Tuesday Map: Georgia’s Google vanishing act

Google As if Georgia didn’t have enough to deal with, yesterday the country’s cities and transportation routes completely disappeared from Google Maps. Reportedly wanting to keep its cyber territory conflict-neutral, Google removed all of Georgia’s details from its maps, making the war-torn nation look like a ghostly white blob flanked by Russia and Turkey. Georgia, ...

593317_080812_georgiamap5.jpg
593317_080812_georgiamap5.jpg

Google

As if Georgia didn't have enough to deal with, yesterday the country's cities and transportation routes completely disappeared from Google Maps. Reportedly wanting to keep its cyber territory conflict-neutral, Google removed all of Georgia's details from its maps, making the war-torn nation look like a ghostly white blob flanked by Russia and Turkey. Georgia, though, isn't the only country going blank on Google: neighboring Armenia and Azerbaijan--who have their own ongoing terrorital dispute over the Nagorno-Karabakh region--are coming up empty too.

Some online commenters speculate that the allegiances of Google's Russian-born co-founder Sergey Brin might have something to do with Georgia's disappearance. That's pretty doubtful, but it's possible that Google doesn't want their software used for military purposes.

Google

As if Georgia didn’t have enough to deal with, yesterday the country’s cities and transportation routes completely disappeared from Google Maps. Reportedly wanting to keep its cyber territory conflict-neutral, Google removed all of Georgia’s details from its maps, making the war-torn nation look like a ghostly white blob flanked by Russia and Turkey. Georgia, though, isn’t the only country going blank on Google: neighboring Armenia and Azerbaijan–who have their own ongoing terrorital dispute over the Nagorno-Karabakh region–are coming up empty too.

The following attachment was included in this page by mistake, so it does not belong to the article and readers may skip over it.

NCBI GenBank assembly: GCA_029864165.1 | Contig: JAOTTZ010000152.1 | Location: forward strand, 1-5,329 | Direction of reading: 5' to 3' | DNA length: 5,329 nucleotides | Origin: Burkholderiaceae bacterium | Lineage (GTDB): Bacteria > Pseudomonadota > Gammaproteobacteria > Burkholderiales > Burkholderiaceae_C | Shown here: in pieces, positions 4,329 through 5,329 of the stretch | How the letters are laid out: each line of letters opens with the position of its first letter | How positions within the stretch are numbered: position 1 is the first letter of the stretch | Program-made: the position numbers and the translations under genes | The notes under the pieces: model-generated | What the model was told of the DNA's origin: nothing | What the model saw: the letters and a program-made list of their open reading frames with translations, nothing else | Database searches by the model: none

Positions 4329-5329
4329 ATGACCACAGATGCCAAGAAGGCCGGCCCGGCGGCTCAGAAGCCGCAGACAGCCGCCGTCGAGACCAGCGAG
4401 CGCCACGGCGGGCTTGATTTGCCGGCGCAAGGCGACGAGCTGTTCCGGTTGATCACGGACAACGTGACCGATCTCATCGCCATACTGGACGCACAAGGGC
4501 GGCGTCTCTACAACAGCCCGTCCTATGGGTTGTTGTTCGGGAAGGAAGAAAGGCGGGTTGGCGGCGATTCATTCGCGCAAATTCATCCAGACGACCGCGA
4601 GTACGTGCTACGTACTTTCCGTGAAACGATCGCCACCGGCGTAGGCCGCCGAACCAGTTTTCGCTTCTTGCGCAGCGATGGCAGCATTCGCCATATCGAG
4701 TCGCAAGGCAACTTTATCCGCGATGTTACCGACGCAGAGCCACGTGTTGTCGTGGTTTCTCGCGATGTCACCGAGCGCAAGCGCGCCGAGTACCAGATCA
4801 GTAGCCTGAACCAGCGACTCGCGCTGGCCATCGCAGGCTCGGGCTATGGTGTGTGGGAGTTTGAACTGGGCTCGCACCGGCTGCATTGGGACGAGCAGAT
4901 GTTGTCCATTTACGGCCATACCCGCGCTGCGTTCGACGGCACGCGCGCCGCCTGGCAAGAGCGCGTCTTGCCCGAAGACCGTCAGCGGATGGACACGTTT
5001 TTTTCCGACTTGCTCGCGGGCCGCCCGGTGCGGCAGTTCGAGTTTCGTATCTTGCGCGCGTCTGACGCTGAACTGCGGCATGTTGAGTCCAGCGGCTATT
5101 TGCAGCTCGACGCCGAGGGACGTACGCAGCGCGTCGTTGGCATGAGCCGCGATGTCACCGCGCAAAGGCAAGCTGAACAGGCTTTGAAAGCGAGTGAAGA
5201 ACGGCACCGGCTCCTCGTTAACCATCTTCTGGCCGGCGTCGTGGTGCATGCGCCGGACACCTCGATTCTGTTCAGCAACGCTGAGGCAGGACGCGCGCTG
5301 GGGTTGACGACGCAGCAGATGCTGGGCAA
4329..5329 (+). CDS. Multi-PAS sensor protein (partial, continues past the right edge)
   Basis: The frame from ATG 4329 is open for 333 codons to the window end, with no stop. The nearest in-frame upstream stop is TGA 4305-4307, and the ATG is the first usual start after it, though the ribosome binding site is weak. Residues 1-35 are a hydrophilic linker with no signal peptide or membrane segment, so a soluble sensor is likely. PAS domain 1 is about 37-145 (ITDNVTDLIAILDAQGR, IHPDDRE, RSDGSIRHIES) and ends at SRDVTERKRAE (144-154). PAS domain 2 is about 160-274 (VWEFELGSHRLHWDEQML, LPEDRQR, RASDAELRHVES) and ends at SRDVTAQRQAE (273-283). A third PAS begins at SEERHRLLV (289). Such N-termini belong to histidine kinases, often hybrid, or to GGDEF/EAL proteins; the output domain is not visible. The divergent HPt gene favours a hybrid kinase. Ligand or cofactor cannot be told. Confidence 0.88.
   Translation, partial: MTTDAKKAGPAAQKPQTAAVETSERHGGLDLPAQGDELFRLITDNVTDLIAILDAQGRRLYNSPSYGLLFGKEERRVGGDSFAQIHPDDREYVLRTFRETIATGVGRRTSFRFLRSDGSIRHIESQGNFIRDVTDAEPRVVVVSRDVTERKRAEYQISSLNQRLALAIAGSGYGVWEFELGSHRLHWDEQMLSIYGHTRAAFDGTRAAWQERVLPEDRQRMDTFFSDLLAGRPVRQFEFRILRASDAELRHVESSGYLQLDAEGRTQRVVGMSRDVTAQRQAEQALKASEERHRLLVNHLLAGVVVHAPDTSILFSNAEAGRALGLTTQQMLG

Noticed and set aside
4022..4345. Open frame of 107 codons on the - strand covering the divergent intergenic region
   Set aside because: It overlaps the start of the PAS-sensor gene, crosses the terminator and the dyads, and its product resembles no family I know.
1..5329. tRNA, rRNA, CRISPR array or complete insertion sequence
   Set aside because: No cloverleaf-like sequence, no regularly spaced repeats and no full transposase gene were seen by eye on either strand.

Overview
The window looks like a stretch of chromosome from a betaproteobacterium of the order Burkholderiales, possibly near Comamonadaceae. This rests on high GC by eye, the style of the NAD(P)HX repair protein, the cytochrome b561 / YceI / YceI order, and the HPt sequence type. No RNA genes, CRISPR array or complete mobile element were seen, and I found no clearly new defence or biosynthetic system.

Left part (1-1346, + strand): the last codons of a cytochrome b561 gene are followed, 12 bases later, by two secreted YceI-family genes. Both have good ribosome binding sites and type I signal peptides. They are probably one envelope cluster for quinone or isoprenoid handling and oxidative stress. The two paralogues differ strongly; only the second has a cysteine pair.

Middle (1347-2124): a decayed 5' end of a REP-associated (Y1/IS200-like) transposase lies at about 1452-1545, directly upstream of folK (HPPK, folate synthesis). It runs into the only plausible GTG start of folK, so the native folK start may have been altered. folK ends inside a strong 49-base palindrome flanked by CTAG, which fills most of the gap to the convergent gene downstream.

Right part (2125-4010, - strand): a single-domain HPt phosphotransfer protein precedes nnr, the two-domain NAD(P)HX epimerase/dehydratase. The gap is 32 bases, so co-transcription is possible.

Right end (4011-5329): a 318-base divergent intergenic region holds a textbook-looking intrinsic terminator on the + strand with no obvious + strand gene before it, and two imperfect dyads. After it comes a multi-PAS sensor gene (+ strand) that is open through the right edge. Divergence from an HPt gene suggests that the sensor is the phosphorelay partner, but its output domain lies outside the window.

Some online commenters speculate that the allegiances of Google’s Russian-born co-founder Sergey Brin might have something to do with Georgia’s disappearance. That’s pretty doubtful, but it’s possible that Google doesn’t want their software used for military purposes.

But Google has helped out Georgia in one major way, providing (albeit “involuntarily”) Georgian sites with a “cyber-refuge” from Russian hackers. News service Civil Georgia as well as the country’s Ministry of Foreign Affairs have started using the Google-owned site Blogger to post updates and press releases on the conflict.

 Update: Google denies that it has made any changes to the map:

“We do not have local data for those countries and that is why local details such as landmarks and cities do not appear.”

Looks like we may have gotten a bit ahead of ourselves, though as NYT‘s Miguel Helf notes, Google does seem to have plenty of “local data” about Georgia in its Google Earth program.

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